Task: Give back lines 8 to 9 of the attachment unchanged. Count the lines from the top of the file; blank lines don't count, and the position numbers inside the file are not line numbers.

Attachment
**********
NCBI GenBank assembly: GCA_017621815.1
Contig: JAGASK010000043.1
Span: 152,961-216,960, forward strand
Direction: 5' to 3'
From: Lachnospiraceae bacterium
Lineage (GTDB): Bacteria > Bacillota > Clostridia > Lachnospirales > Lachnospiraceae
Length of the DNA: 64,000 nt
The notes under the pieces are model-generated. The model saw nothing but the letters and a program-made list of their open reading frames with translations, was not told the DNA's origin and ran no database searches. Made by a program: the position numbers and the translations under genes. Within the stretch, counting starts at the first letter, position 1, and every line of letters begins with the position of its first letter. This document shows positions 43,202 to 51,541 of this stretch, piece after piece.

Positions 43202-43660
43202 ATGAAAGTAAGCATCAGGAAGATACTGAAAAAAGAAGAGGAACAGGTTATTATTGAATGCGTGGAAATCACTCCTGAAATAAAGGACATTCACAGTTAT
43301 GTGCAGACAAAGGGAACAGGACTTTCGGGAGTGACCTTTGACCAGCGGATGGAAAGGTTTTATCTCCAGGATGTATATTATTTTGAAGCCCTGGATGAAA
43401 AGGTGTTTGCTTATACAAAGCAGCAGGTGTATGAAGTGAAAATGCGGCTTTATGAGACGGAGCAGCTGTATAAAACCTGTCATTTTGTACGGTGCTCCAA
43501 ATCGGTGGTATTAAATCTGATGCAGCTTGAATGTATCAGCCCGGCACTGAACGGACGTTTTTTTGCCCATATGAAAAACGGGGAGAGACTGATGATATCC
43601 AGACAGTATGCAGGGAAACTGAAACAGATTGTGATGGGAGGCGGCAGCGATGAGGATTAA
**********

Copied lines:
The notes under the pieces are model-generated. The model saw nothing but the letters and a program-made list of their open reading frames with translations, was not told the DNA's origin and ran no database searches. Made by a program: the position numbers and the translations under genes. Within the stretch, counting starts at the first letter, position 1, and every line of letters begins with the position of its first letter. This document shows positions 43,202 to 51,541 of this stretch, piece after piece.

Positions 43202-43660